The rise and fall of the Cold War coincided with the universalization and consolidation of the modern nation-state as the key unit of the wider international system. A key characteristic of the post-Cold War era, in which the US has emerged as the sole superpower, is the growing number of collapsing or collapsed states. A growing number of states are, or have become, mired in conflict or civil war, the antecedents of which are often to be found in the late-colonial and Cold War era. At the same time, US foreign policy (and the actions of other organizations such as the United Nations) may well be compounding state failure in the context of the post-9/11 Global War on Terror (GWOT) or what is also increasingly referred to as the ‘Long War’. The Long War is often represented as a ‘new’ era in warfare and geopolitics. This book acknowledges that the Long War is new in important respects, but it also emphasizes that the Long War bears many similarities to the Cold War. A key similarity is the way in which insurgency and counterinsurgency were and continue to be seen primarily in the context of inter-state rivalry in which the critical local or regional dynamics of revolution and counter-revolution are marginalized or neglected. In this context American policy-makers and their allies have again erroneously applied a ‘grand strategy’ that suits the imperatives of conventional military and geo-political thinking rather than engaging with what are a much more variegated array of problems facing the changing global order. This book provides a collection of well-integrated studies that shed light on the history and future of insurgency, counterinsurgency and collapsing states in the context of the Long War.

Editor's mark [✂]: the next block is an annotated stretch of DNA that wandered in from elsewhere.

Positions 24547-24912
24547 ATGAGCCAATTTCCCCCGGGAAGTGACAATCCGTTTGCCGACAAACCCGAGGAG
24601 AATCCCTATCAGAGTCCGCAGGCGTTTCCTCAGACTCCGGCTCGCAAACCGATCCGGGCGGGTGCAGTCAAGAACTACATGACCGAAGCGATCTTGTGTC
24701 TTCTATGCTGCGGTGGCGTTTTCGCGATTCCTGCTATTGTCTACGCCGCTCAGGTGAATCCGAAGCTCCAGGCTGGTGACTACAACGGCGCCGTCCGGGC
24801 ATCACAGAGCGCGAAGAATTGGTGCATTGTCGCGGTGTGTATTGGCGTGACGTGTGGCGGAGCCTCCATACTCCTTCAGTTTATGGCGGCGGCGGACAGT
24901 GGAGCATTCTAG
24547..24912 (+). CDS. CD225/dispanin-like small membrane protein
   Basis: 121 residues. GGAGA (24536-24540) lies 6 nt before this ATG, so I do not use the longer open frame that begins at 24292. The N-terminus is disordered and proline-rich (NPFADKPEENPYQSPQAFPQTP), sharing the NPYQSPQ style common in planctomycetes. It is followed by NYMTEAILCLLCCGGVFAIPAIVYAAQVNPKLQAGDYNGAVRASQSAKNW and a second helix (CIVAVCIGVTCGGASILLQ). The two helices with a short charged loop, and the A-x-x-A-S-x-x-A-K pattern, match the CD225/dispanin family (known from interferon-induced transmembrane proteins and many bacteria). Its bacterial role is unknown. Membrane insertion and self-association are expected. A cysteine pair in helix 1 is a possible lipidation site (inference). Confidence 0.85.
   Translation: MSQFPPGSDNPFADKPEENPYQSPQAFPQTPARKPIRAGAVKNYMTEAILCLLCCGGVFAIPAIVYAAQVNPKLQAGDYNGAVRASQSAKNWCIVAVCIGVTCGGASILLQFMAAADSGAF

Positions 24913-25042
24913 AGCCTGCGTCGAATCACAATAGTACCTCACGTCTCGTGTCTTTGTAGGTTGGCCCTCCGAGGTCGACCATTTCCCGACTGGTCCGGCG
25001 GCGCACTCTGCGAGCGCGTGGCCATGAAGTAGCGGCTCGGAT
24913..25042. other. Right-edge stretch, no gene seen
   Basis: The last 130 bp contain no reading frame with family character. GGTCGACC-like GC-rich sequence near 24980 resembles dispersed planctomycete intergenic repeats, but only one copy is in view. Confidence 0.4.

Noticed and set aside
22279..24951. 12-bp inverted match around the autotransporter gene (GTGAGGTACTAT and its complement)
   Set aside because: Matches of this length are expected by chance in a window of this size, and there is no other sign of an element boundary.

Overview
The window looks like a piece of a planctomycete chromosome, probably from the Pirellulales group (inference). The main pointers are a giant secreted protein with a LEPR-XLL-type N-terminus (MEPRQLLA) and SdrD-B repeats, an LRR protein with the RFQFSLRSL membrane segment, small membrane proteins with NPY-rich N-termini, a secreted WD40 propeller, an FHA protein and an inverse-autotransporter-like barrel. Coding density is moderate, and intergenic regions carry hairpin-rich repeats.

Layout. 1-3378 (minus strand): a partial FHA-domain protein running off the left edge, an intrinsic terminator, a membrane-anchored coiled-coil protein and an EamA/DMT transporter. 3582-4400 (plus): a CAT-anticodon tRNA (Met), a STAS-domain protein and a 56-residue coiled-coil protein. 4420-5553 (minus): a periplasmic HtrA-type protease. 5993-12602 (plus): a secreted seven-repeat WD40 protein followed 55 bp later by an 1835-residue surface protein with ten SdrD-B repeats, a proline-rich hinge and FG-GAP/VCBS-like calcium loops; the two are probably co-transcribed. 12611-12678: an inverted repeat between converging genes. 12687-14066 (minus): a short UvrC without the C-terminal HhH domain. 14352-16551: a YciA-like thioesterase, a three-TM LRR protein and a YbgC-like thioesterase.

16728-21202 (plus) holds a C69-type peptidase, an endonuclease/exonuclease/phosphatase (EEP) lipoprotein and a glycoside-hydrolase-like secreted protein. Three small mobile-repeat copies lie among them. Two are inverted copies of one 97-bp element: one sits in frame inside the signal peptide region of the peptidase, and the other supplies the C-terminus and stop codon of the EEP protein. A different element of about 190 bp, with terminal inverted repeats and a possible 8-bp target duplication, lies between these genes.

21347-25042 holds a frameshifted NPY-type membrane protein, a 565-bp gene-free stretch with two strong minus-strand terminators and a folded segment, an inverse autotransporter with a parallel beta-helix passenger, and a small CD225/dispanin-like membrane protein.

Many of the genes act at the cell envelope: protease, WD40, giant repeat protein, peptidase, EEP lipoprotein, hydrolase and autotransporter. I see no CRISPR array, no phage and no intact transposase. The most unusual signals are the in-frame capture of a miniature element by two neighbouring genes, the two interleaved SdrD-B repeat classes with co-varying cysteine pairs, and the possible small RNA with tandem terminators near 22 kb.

This book was previously published as a special issue of Third World Quarterly.
1. The Long War: Insurgency, Counterinsurgency and Collapsing States 2. From 'Shock and Awe' to 'Hearts and Minds': The Fall and Rise of US Counterinsurgency Capability in Iraq 3. From Collapsing States to Neo-Trusteeship: The Limits to Solving the Problem of 'Precarious Statehood' in the 21st Century 4. Engaging or Withdrawing, Winning or Losing? The Contradictions of Counterinsurgency Policy in Afghanistan and Iraq 5. The Battle for Iraq: Islamic Insurgencies in Comparative Perspective 6. Less is More: The Problematic Future of Irregular Warfare in an Era of Collapsing States 7. Things Come Together: Symbolic Violence and Guerrilla Mobilisation 8. Things Fall Apart: The Endgame Dynamics of Internal Wars 9. The End of War as we Knew it? Insurgency, Counterinsurgency and Lessons from the Forgotten History of Early Terror Networks 10. The Misleading Problem of Failed States: A 'Socio-Geography' of Terrorism in the Post-9/11 Era 11. Caudillos and the Crisis of the Colombian State: Fragmented Sovereignty, the War System and the Privatisation of Counterinsurgency in Colombia 12. The Insurgency of Global Empire and the Counterinsurgency of Local Resistance: New World Order in an Era of Civilian Provisional Authority 13. The Last Empire? From Nation-Building Compulsion to Nation-Wrecking Futility and Beyond 14. All Roads Lead to and from Iraq: The Long War and the Transformation of the Nation-State System
THIRDWORLDS will focus on the political economy, development and cultures of those parts of the world that have experienced the most political, social, and economic upheaval, and which have faced the greatest challenges of the postcolonial world under globalisation: poverty, displacement and diaspora, environmental degradation, human and civil rights abuses, war, hunger, and disease.
THIRDWORLDS serves as a signifier of oppositional emerging economies and cultures ranging from Africa, Asia, Latin America, Middle East, and even those ‘Souths’ within a larger perceived North, such as the U.S. South and Mediterranean Europe. The study of these otherwise disparate and discontinuous areas, known collectively as the Global South, demonstrates that as globalisation pervades the planet, the south, as a synonym for subalterity, also transcends geographical and ideological frontiers.